War of the Rebellion: Serial 086 Page 0858 LOUISIANA AND THE TRANS-MISSISSIPPI. Chapter LIII.

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your in inspector-general, who accompanied me in the inspection, condemned these carriages. Those in the water battery should be replaced by others or repaired by parts of other condemned carriages. I recommended that twenty of those on unserviceable carriages in the main work be selected in equal proportions from the several batteries, be at once replaced by siege guns and howitzers, and that the remainder be allowed to remain in position until the pieces are required elsewhere. The carriages would perhaps stand ten or fifteen rounds each, some of them possibly more.

Interior work of Fort Pickering: I recommended that the present armament of this work be increased by an addition of twelve siege mortars. These would be of great service in keeping the enemy out of the low grounds where shelter could be found from any but a curved fire, or in dislodging him from the parapet and ditch of the main work should he succeed in making a lodgment therein.

Ammunition: The supply of ammunition for all the artillery in position at Memphis is ample, and its condition apparently good. I would recommend hand grenades for the interior work of Fort Pickering, one to each lineal yard of parapet. The supply of ammunition for the armament of the five outworks, and the siege guns and howitzers which to replace the pieces mounted on unserviceable carriages, as indeed for the entire armament of the place, cannot be better regulated than in accordance with paragraph 18 of General Orders, Numbers 42, War Department, February 2, 1864, and the instructions for field artillery, except that the proportion of solid might with advantage be diminished one-fourth to one-half and other kinds of projectiles increased.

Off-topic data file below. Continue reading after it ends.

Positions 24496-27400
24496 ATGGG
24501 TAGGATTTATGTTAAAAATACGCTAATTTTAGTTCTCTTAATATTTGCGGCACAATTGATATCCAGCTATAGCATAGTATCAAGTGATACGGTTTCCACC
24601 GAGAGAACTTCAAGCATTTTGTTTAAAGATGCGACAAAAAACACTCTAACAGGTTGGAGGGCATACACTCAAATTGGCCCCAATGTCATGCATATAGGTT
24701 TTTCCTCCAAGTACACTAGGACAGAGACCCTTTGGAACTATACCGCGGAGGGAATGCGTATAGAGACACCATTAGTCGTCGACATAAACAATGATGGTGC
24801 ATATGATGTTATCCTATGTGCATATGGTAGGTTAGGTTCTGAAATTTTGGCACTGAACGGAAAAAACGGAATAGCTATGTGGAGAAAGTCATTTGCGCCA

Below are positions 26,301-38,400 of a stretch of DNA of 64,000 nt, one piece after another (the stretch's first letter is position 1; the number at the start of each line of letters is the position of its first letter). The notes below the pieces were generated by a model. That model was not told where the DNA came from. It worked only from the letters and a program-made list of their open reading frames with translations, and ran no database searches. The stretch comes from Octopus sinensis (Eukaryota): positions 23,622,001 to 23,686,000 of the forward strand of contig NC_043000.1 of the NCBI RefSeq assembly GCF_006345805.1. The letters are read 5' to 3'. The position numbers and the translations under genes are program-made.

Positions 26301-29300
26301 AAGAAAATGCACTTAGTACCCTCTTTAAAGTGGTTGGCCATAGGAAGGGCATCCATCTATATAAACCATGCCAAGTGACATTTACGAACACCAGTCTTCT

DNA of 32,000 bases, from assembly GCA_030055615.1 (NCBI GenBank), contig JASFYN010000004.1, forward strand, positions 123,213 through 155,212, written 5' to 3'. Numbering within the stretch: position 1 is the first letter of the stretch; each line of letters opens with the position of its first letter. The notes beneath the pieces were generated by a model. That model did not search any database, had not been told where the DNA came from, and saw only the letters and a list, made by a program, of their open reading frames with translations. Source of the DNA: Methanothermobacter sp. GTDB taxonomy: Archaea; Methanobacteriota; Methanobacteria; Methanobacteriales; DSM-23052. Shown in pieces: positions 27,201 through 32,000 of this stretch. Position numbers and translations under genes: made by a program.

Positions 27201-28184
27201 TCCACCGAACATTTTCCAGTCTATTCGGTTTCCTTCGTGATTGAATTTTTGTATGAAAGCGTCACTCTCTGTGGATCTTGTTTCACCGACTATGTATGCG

A copy of this letter will be furnished with my report to Major-General Canby.

I am, general, very respectfully, your obedient servant,

Q. A. GILLMORE,

Major General and Insp. General of Fortifications, Mil. Div. of West Miss.

HEADQUARTERS DEPARTMENT OF THE MISSOURI,

Saint Louis, December 14, 1864.

Lieutenant Colonel C. T. CHRISTENSEN,

Asst. Adjt. General, Mil. Div. of West Miss., New Orleans, La.:

COLONEL: I have the honor to inform you that by direction of Major-General Halleck the Thirty-ninth, Forty-fifth, Forty-seventh, and Forty-eighth Regiment Missouri Infantry and Second Regiment Missouri Cavalry have been ordered to report to Major General George H. Thomas; also the battalion of the First Iowa Cavalry have been ordered to join their command and the Sixth Missouri Cavalry to join their regiment in compliance with former orders.

I am, colonel, very respectfully, your obedient servant,

G. M. DODGE,

Major-General.

SAINT LOUIS, December 14, 1864.

Major General GEORGE H. THOMAS, Nashville, Tenn.:

We have been blocked here three days be ice. Hope to get over to-day, and have directed three regiments of infantry ordered to you to go to Paducah.

G. M. DODGE.